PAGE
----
To test the Flight Director, select NAVRIKTN and push the TEST but-
ton. The vertical crossbar should center on the radarscope.

Fig. 23 Radarscope with Flight Director

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INSTRUMENT PANEL AND SYSTEMS

Autopilot

Fig. 24 Autopilot Control Panel

The autopilot in J 35J is very different from the standard FS9 autopi-
lot. The master switch is sealed in the TILL (On) position, and should
only be switched off in an emergency. You fly with manual input in the
pitch damping mode (DÄMPN). Switching it off completely will make
the aircraft unstable in pitch.
The FS9 keyboard command AUTOPILOT MASTER ON/OFF will not dis-
connect the autopilot, only switch to pitch damping mode. The only
way to switch off the autopilot completely is to click on the Master
Switch.
In case of malfunction, or if the autopilot master switch is switched off,
the STYR AUT warning light on the Annunciator Panel will be lit.

! Under certain conditions the autopilot will automati-


cally cancel altitude or attitude hold, and switch to
DÄMPN (manual flight). No acoustic warning is given, so
keep an eye on the autopilot panel indicators.

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INSTRUMENT PANEL AND SYSTEMS

Autopilot modes
HÖJD = Altitude hold. The aircraft will lock to the current altitude with
wings level. The Altitude Hold Light will flash until you are stable on
that altitude, then it will show a steady light. The SVÄNG (Turn) knob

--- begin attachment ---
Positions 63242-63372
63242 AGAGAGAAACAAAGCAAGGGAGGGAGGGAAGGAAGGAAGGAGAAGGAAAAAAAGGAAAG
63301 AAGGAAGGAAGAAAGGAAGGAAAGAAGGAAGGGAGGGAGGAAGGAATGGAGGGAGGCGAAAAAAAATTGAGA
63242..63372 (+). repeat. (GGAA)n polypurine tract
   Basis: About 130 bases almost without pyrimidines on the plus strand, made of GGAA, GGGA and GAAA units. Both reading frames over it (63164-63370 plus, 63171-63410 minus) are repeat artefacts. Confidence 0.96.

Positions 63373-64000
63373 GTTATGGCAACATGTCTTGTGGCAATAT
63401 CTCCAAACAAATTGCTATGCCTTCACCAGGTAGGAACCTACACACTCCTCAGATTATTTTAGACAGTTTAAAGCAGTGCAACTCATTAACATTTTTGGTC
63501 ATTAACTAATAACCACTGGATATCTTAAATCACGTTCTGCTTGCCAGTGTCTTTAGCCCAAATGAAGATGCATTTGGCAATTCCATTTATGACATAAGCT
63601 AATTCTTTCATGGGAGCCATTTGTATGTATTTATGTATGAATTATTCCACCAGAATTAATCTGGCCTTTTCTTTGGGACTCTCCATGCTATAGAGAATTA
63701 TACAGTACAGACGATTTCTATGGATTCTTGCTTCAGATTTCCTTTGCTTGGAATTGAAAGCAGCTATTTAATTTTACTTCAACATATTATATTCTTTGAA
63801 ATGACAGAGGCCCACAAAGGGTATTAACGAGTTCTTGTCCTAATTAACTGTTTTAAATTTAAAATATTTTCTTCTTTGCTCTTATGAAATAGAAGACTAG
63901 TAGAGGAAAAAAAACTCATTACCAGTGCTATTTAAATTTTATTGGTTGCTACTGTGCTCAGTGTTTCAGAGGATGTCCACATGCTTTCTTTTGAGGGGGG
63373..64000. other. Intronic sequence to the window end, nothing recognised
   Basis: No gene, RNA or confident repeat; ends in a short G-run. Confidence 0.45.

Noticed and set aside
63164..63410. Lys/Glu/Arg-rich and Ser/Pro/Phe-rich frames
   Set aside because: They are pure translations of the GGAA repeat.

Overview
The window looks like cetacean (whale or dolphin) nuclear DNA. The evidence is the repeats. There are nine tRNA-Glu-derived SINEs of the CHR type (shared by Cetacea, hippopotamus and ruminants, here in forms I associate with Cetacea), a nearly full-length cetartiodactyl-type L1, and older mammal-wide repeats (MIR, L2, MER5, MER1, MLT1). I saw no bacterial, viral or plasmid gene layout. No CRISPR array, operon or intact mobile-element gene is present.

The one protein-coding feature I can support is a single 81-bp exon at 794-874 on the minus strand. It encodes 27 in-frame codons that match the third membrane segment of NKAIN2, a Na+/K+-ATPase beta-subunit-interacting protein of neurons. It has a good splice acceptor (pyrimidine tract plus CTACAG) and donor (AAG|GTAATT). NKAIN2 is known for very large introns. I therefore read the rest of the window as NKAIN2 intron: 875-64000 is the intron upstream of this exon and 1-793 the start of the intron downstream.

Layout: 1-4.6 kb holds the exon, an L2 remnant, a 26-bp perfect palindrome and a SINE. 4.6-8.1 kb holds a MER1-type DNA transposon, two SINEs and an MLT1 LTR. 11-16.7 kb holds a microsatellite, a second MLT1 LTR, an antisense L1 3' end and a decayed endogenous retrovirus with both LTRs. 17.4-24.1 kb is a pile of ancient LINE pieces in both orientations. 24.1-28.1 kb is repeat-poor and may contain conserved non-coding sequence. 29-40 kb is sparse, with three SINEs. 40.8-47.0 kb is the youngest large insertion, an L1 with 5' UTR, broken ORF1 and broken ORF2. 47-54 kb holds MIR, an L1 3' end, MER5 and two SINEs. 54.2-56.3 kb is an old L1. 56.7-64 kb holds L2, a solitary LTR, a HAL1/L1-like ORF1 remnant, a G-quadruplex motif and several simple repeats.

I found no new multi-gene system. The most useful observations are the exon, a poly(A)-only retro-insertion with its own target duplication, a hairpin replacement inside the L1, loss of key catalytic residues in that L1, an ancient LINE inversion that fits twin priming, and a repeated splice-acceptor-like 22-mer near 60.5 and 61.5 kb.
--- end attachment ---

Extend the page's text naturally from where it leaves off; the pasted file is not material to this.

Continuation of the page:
will bank the aircraft left/right in 15 degree increments.

Fig. 25 Altitude Hold Light

ATT = Attitude hold. The aircraft will hold the current pitch attitude
with zero roll angle. The NOS NED-UPP (Pitch) lever will adjust pitch
up/down in 1 degree increments. The SVÄNG (Turn) knob will bank
the aircraft left/right in 15 degree increments.
DÄMPN = Pitch damping only. Default mode, always on in manual
flight to prevent PIO.

Trim knobs

Fig. 26 Roll and yaw trim knobs

The knobs ROLL and GIR (Yaw) on the Autopilot Panel will adjust roll
and yaw trim in 10 % steps. Trim will affect the control surfaces
regardless of autopilot status, and is added to the current roll/yaw
attitude in HÖJD and ATT modes.

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INSTRUMENT PANEL AND SYSTEMS

Autopilot Override
Large movements of the joystick will override HÖJD and ATT modes,
and switch to DÄMPN mode (manual flight).
Caging the attitude indicators will cancel HÖJD and ATT modes.
HÖJD and ATT modes are canceled if the aircraft is in the transsonic
range (M 0.95–1.05), and/or if G force is above 4 G or below -0.5 G.
The autopilot will switch to DÄMPN mode, and the Altitude Hold Light
will flash.